Acoustic Signatures: Their study, representation, and agency in the experience of architectural spaces.
Architecture’s strategy for dealing with acoustics through noise control and room acoustics is reductive. Noise control measures are not selective, which causes its application to lack in nuance and to result in poor auditory experiences. The program-driven optimization of sound only works in mathematically calculated circumstances, which are impossible to meet and recreate identically every time the space is used. This also makes for acoustically uninteresting experience when the space is used for anything other than what it was designed for, leaving no room for the impromptu or the unplanned. Moreover, both approaches require a great deal of resources to design and fabricate, which makes architectural acoustics inaccessible to many. Both approaches also disregard the vast majority of auditory experiences, which are unique, unplanned, and imperfect. I’m interested in engaging that majority of sounds, and their inevitable agency on our interactions with the built world, in the architectural design process.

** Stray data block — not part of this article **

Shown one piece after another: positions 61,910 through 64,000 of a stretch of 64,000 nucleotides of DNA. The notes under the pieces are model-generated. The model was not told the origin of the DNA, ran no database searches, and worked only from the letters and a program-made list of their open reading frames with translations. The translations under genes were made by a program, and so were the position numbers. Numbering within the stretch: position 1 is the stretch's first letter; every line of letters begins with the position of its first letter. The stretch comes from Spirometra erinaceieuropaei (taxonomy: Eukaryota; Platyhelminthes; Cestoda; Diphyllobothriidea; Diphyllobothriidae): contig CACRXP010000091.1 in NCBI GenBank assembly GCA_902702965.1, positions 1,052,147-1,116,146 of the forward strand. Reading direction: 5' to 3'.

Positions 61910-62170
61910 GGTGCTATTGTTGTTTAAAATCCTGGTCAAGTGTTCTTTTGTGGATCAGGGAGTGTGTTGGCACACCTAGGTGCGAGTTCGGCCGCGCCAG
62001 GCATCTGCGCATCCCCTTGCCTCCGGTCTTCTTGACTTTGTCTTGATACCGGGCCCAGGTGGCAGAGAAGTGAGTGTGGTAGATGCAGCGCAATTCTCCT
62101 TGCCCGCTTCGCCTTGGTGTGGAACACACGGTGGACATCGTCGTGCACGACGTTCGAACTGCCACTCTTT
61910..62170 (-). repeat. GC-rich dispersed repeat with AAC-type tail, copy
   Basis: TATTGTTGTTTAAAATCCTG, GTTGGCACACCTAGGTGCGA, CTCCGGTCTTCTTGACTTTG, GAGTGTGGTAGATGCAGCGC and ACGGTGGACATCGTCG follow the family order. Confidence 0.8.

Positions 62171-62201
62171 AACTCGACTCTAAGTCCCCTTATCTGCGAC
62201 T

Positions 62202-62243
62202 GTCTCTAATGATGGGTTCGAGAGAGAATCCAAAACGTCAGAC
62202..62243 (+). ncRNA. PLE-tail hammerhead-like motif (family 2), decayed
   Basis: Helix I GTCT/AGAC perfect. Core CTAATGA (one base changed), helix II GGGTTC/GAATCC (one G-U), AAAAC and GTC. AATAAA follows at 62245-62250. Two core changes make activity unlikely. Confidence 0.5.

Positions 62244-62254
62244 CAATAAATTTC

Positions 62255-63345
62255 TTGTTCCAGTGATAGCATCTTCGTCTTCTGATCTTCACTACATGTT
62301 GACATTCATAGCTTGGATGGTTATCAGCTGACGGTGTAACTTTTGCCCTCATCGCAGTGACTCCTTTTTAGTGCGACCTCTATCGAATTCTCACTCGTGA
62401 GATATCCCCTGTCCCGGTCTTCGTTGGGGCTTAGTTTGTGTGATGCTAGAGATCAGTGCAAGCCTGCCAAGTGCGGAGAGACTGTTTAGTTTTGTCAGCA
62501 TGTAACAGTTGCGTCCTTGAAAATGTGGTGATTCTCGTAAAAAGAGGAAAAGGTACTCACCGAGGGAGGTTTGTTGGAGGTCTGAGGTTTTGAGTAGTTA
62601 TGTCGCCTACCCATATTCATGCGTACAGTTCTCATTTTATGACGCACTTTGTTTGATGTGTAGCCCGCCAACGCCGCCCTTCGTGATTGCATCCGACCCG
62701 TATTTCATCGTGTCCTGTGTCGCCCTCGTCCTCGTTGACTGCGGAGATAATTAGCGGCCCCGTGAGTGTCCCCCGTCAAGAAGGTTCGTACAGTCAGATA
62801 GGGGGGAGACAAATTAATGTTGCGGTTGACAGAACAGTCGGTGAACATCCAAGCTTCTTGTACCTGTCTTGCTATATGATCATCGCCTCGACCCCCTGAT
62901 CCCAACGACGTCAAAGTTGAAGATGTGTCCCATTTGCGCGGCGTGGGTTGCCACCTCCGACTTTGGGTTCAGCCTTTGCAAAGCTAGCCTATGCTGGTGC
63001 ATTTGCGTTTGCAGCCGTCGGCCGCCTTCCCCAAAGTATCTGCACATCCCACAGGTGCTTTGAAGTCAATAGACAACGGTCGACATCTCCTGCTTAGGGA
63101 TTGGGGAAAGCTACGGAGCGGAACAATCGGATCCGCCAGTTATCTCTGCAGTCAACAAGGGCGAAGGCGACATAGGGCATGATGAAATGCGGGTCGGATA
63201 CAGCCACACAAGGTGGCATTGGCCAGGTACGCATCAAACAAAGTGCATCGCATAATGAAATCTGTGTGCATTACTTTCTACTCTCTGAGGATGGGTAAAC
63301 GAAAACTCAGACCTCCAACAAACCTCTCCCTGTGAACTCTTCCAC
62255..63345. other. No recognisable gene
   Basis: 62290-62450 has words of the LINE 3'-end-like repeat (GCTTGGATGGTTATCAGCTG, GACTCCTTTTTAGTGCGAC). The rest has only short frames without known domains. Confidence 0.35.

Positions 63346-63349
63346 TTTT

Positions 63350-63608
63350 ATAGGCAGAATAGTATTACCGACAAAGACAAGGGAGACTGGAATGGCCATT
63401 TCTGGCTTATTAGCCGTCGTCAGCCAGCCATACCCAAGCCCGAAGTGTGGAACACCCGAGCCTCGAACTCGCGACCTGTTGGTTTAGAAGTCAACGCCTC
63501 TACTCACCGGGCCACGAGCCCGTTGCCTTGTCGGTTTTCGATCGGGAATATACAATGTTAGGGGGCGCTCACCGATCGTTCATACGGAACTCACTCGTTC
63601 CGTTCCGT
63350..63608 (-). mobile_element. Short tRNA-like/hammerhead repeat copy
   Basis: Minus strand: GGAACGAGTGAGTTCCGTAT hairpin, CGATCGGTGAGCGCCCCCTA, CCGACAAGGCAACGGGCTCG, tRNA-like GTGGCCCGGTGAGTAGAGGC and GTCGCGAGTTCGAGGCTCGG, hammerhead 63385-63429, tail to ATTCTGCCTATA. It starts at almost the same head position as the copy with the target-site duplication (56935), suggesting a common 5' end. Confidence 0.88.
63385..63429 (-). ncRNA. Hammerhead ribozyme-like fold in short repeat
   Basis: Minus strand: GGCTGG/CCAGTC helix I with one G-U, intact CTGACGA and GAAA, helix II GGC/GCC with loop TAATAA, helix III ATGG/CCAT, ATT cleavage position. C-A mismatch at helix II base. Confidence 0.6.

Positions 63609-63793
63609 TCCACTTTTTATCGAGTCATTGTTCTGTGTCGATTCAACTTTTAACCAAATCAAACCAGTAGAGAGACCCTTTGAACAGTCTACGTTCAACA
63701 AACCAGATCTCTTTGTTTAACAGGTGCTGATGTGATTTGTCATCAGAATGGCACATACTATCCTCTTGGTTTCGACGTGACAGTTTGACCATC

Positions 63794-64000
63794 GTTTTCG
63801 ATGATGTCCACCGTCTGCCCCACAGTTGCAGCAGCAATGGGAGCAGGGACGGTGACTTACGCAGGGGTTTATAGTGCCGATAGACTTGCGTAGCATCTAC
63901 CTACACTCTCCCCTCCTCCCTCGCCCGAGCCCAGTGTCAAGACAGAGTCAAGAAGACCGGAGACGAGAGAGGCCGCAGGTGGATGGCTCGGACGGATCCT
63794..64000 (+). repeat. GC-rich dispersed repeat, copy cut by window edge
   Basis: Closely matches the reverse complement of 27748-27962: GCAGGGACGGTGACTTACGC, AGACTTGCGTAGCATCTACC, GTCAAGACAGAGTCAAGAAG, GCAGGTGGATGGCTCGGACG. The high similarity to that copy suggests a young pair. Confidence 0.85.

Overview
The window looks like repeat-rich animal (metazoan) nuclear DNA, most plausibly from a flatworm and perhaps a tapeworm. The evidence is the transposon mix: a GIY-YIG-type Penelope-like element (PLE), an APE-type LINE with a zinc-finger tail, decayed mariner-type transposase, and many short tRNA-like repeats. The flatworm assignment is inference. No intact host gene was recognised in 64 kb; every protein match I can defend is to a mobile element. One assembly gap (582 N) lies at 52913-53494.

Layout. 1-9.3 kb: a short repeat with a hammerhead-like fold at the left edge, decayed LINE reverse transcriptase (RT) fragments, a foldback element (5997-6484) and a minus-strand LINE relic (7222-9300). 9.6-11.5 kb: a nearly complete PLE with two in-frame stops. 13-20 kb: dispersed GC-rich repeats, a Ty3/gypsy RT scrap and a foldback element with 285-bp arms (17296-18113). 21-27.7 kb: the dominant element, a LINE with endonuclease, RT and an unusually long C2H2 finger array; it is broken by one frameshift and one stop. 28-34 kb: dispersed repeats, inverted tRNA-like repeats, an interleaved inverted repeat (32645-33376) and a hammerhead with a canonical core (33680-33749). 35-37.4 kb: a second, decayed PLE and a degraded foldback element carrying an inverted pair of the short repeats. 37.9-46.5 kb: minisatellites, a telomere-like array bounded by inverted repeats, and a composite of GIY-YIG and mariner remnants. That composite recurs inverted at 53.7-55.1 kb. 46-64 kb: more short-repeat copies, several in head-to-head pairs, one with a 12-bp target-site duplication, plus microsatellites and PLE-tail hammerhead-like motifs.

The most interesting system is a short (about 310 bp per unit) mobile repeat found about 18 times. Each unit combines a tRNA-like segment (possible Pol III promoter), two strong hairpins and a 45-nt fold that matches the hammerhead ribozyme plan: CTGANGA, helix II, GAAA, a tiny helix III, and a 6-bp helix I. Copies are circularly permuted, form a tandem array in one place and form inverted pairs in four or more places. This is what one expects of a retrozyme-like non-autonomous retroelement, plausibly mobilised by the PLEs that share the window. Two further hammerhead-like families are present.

An acoustic signature is the inherent relationship between a space’s size, form, and material composition, and one’s experience of sound within it.
Cathedrals have a recognizable acoustic signature. They are highly reverberant, and they produce echo. That echo, instead of being dampened, was utilized in the spiritual quality of religious experiences and triggered the development of the organ and Gregorian chants. Acoustic signatures have not been planned or designed. They are the byproduct of current construction practices and programmatic requirements. For example, tile, mirrors, porcelain tubs, and glass shower doors are elements commonly found in bathrooms. Consequently, bathrooms are reverberant. Musicians and singers enjoy practicing in bathrooms because of their acoustic signatures. They already exist. They are strong agents in our experiencing of architectural spaces. As byproducts of means of construction, they are common and malleable. I am proposing to engage sound in the design of space through the representation, study, and creation of acoustic signatures.